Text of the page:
Sitting where we are – highest up in the last row in the centre – the visual effects are at their strongest. Just before the assassination as Cimber, Brutus and Cassius appeal to Caesar to pardon Cimber’s exiled brother, Cassius throws himself down prostrate at Caesar’s feet, his arms stretched out.  Very strong. Seconds later the assassination. Bright red blood on white togas starkly contrasting against the wooden stage.  Also the minimalist approach to the battle – six or seven soldiers in a rigid plunging dance – very rhythmic and oddly sensual.
The visual and audio effects of the three druids/muses who appear on the balcony above the stage singing in eerie disharmony after each death – of Caesar, of Cassius, of Brutus (here they appear on stage) – are very powerful.
It’s opening night and there are some wrinkles – dropped swords, fallen draperies, a certain stiff staginess at times, and sadly the two very potent roles of Calpurnia and Portia have not reached their full force.
We wonder too about the blood on the stage. Will they get it out before the next performance?  Or even before Antony and Cleopatra which we’re seeing the day after tomorrow? 
At the end the audience is jubilant and so are we.  Readers of Shakespeare Calling and the movie blog know that I can be very negative to film versions of Shakespeare’s plays and maybe one day I will be to a stage performance. Maybe even at the Globe.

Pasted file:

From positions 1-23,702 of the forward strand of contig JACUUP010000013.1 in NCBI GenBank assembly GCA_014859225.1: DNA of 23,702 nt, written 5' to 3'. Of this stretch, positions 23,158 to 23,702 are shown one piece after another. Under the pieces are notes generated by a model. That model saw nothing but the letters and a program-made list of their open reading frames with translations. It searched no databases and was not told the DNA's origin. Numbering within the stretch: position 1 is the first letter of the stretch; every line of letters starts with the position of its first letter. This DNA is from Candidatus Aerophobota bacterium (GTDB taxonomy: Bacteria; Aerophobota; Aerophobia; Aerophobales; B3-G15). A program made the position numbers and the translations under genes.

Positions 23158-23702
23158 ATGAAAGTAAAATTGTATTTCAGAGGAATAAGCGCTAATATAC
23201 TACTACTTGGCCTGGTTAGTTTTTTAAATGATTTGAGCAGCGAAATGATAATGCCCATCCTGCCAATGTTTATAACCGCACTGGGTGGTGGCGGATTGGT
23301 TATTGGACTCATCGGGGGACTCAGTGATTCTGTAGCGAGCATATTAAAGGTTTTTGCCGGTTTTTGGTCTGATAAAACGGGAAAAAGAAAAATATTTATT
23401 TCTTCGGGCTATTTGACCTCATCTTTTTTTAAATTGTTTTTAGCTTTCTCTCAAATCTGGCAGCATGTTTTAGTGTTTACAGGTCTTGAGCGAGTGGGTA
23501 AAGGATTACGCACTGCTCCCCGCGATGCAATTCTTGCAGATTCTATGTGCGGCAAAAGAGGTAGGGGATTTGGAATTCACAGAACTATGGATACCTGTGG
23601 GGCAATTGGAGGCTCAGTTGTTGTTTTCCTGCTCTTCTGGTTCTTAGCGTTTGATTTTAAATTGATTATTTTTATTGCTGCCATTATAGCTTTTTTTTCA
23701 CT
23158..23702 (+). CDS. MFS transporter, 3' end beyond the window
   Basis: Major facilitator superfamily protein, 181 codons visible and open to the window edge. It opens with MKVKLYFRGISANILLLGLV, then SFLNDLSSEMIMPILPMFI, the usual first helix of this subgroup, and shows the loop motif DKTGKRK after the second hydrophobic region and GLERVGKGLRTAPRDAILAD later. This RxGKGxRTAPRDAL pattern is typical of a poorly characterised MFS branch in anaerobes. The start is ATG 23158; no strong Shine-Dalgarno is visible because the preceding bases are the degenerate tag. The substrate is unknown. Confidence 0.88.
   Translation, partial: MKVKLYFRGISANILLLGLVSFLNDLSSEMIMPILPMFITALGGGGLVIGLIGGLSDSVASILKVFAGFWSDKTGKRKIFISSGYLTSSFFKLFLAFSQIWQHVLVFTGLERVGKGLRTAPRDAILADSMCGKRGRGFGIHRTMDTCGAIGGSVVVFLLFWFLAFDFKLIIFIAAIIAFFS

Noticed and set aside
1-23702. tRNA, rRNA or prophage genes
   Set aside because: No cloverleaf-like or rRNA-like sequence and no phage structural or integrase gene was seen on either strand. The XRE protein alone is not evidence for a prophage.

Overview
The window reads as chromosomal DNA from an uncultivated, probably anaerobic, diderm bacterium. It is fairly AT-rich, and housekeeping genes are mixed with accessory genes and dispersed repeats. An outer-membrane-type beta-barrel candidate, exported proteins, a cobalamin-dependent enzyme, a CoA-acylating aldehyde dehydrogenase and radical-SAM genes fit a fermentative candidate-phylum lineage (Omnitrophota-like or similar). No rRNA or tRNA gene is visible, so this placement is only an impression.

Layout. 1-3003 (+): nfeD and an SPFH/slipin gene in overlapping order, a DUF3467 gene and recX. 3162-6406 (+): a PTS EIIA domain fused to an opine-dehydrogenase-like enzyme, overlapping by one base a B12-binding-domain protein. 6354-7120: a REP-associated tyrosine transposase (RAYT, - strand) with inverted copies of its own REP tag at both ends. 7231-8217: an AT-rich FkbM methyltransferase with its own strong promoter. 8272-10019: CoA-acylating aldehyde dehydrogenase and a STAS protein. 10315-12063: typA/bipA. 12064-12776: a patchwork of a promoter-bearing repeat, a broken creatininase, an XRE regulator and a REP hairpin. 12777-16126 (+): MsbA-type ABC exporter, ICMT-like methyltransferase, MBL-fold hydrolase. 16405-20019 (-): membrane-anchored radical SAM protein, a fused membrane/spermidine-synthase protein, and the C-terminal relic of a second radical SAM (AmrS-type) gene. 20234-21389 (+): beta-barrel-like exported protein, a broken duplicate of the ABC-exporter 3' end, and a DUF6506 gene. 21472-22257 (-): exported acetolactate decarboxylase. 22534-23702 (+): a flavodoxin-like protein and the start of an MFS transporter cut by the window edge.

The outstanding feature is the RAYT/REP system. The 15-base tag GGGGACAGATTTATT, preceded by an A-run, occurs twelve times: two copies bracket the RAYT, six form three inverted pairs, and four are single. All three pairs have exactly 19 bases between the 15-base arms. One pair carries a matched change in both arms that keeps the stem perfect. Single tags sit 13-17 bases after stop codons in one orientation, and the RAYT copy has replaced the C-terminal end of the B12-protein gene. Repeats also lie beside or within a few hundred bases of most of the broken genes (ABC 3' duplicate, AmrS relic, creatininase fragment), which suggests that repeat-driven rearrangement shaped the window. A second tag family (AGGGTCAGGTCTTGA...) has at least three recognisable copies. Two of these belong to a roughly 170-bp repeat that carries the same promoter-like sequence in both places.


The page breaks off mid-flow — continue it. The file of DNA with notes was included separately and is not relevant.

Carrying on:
But not this time.  I like this Julius Caesar very much indeed.

PS - We went back to the Globe a later evening and watched the activities in the lobby while waiting for the play to begin.  We so wanted to back and see it again but, alas, we didn’t have tickets.  But we saw some of the citizens and musicians give lively performances in the lobby, and both Calpurnia and Portia wafted in queenly majesty through the area.
PPS – In fact we forgot to notice the blood on the stage while watching Antony and Cleopatra.

  • Directed by: Jonathun Munby
  • Cast: Cleopatra – Eve Best; Marc Antony – Clive Wood; Octavius Caesar – Jolyon Coy; Octavia and Iras – Rosie Hilal; Enobarbus – Phil Daniels; Eros and Messenger – Peter Bankolé; Charmian – Sirine Saba; Soothsayer – Jonathan Bonnici; Alexas – Kammy Darweish
  • Seen: June 22, 2014
 Readers of this blog know that it has been difficult for me to like Antony and Cleopatra which is why I have awaited this Globe performance with great curiosity.  Talking before the play with a very nice couple from Sheffield who say that Eve Best has been given rave reviews turns the anticipation up a notch.
And it does indeed start out well. It’s boisterous and colourful, festive and full of gusto.  It’s funny and lively.  Eve Best’s Cleopatra is bawdy and ironic and a great comic.  In her reeling-in-Antony-the-fish scene she flirts brazenly with a groundling and when he bites her finger she and the audience roar with laughter. I swear she blushes a little. Clive Wood as Antony does well. He too is funny, disrespectful, a bit of a lad, a lush actually.  One of the play’s most interesting characters is the shrewd and outspoken Enobarbus and Phil Daniels does him justice.  Eros and the Messenger are very well played by Peter Bankolé.  The first half ends in gold and glitter and great enthusiasm from both cast and audience.